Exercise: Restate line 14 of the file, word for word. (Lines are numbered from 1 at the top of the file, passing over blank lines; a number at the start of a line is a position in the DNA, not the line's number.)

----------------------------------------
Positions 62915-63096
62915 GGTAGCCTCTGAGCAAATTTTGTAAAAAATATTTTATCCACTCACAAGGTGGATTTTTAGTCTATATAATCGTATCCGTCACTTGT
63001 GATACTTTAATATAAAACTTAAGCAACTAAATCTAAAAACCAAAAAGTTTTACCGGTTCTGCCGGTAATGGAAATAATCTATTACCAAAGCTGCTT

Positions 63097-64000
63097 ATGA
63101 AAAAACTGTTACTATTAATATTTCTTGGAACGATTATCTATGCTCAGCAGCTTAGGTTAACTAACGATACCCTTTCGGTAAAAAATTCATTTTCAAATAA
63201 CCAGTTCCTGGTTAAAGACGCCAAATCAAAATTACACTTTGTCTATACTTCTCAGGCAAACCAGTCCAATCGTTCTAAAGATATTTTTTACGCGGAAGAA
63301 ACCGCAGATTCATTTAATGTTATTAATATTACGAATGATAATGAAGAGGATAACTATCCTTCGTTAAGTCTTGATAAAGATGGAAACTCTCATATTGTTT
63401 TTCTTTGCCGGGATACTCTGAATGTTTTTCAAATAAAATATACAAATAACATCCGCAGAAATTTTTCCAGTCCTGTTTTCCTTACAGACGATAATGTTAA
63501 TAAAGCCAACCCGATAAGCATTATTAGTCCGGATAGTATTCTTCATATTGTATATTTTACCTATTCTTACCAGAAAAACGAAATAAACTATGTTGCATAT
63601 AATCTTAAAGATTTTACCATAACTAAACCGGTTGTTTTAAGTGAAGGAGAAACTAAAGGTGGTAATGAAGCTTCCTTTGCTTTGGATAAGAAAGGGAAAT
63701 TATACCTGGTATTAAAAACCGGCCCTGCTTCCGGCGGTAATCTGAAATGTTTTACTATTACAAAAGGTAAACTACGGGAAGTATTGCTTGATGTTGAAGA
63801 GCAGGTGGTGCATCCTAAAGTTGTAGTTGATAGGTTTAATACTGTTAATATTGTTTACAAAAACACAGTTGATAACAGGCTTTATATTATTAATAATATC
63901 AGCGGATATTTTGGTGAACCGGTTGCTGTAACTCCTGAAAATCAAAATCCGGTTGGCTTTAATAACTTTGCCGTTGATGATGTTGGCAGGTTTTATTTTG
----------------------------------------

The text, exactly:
63901 AGCGGATATTTTGGTGAACCGGTTGCTGTAACTCCTGAAAATCAAAATCCGGTTGGCTTTAATAACTTTGCCGTTGATGATGTTGGCAGGTTTTATTTTG